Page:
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kryptonite kryptolok locked rear wheel

I found myself bike commuting in Pittsburgh, with only two bike locks sitting around. One, a cable lock that could be cut with scissors, and the other, an old Kryptonite New York chain lock, the kind which could be defeated with an even flimsier weapon – a Bic pen!

The remedy for this situation was the full-size Kryptonite Kryptolok Series 2 U-Lock with an included 4′ flex cable for extra security.

I was actually set on purchasing an OnGuard u-lock, since they were selling for only $30 for what appeared to be a similar quality level, and I figured I’d try something new.

But then I found this one (which retails for $45) selling on Amazon.com for $28.99 and jumped on it! It was one of those rare instances when you get a price change notification and the item dropped by a whopping $14 overnight!

No way I was missing that deal. That’s almost 40% off. (For a deal like that, you either need to work at a bike shop and order it at cost, or get super lucky and find it at Sierra Trading Post when there’s a coupon.)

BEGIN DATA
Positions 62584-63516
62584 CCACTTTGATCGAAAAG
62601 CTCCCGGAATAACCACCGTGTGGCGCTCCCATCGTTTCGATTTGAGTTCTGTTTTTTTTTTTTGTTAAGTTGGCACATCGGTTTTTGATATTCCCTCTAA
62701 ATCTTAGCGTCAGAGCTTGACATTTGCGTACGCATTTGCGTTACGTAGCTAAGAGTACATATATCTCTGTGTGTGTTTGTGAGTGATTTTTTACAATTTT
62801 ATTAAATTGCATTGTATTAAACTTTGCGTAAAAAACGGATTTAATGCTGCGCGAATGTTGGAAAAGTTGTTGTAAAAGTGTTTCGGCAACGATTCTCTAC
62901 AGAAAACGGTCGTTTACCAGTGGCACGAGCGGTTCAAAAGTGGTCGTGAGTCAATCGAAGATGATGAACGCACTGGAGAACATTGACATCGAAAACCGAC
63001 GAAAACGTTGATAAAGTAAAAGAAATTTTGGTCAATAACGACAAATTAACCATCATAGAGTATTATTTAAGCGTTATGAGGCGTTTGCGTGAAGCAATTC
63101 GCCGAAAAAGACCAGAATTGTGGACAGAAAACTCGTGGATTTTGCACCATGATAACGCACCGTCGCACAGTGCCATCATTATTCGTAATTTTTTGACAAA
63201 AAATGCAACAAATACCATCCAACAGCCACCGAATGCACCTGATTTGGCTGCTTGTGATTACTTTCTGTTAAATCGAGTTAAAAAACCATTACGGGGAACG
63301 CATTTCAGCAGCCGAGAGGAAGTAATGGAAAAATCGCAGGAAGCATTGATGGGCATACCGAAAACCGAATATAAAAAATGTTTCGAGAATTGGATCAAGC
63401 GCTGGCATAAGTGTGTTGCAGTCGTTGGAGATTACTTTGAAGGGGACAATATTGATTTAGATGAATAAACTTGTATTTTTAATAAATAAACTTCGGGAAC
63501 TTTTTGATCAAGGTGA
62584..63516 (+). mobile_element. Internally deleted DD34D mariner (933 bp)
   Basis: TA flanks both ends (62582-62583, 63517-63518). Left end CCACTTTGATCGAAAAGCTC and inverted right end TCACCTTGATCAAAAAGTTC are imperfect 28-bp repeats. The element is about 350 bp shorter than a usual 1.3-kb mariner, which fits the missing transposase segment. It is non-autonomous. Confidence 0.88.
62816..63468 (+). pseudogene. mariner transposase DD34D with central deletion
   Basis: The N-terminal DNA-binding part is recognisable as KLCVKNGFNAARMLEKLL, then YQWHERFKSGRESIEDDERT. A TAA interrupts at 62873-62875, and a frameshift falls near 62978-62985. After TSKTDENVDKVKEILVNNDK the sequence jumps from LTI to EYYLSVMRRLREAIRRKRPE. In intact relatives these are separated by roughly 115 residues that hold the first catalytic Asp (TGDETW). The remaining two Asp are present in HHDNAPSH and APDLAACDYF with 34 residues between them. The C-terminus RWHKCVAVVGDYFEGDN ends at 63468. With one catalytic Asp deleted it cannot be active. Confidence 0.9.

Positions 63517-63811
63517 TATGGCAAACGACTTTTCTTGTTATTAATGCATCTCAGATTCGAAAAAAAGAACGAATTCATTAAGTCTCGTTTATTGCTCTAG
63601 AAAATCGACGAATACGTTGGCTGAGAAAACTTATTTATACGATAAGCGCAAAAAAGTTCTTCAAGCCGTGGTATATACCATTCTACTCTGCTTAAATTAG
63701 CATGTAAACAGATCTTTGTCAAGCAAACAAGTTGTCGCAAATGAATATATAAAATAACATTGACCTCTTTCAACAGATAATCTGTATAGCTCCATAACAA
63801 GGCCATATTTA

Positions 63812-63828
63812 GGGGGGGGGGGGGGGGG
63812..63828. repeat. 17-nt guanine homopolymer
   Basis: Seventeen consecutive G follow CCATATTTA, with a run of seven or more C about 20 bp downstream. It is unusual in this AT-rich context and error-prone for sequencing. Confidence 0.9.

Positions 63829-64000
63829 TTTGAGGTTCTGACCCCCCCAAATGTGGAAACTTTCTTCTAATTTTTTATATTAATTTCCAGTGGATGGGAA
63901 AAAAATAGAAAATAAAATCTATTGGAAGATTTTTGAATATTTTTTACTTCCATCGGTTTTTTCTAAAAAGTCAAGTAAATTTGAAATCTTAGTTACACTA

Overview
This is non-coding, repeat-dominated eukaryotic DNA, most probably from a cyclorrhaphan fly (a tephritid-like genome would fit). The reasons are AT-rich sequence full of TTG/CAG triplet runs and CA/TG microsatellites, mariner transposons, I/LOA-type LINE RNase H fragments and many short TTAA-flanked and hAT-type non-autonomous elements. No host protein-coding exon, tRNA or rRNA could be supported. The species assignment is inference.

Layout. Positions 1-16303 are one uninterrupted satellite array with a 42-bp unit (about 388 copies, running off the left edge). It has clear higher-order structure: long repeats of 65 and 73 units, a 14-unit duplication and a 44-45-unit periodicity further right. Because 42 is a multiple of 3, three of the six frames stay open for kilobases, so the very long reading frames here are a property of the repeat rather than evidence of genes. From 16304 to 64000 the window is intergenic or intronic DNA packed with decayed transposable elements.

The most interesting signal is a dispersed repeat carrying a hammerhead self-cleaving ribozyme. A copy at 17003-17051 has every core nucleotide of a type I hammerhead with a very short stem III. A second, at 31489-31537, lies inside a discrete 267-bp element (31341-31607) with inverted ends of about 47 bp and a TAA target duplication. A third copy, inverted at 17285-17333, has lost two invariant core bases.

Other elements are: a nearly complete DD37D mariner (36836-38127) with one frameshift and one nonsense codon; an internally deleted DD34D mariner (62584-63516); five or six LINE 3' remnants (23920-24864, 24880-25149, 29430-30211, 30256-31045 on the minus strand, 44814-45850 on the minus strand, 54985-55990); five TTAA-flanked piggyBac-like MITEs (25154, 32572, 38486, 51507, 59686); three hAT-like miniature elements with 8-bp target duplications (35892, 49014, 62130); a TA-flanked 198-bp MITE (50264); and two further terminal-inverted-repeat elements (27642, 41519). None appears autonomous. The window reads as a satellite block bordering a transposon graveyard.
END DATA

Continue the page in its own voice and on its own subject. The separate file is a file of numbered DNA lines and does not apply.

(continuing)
Here’s the u-lock in its retail packaging:

kryptonite kryptolok u-lock as purchased

The lock is made from a 13mm hardened steel shackle and uses a pick- and drill-resistant disc-style cylinder. With it you get an extra cable, a mounting bracket, and two keys.

There’s also optional theft protection. You’ll see it as “$1500 theft protection in US and Canada” and think that means if your bike gets stolen while locked with this lock, Kryptonite will reimburse you (up to the $1500.) But that’s not the case. It’s actually just a theft protection “offer.”

To get the protection, you have to pay extra; it’s $10 to register. And you have to do so within 15 days of your purchase. And it’s only good for one year.

And even then, say your bike does get stolen, it’s a huge hassle to jump through the hoops to get your money. You’ll need a police report, lock receipt, bike receipt, insurance claim, the actual broken lock, and at least one key. Maybe more. It’s not even worth it unless you’re locking up a $1000+ bike (in which case, you might need to do the “buy two locks, one to use and one to break” strategy.)

kryptonite kryptolok u-lock key safe program

I like their free key replacement offer though. It takes like 10 seconds to register your keys, and there’s no charge. I registered right away! With this lock, if I lose my keys, they’ll send me two new ones for free! (But only one time; after that I’d have to pay.)

Speaking of which, the key is flat key, not something shaped like a Bic pen!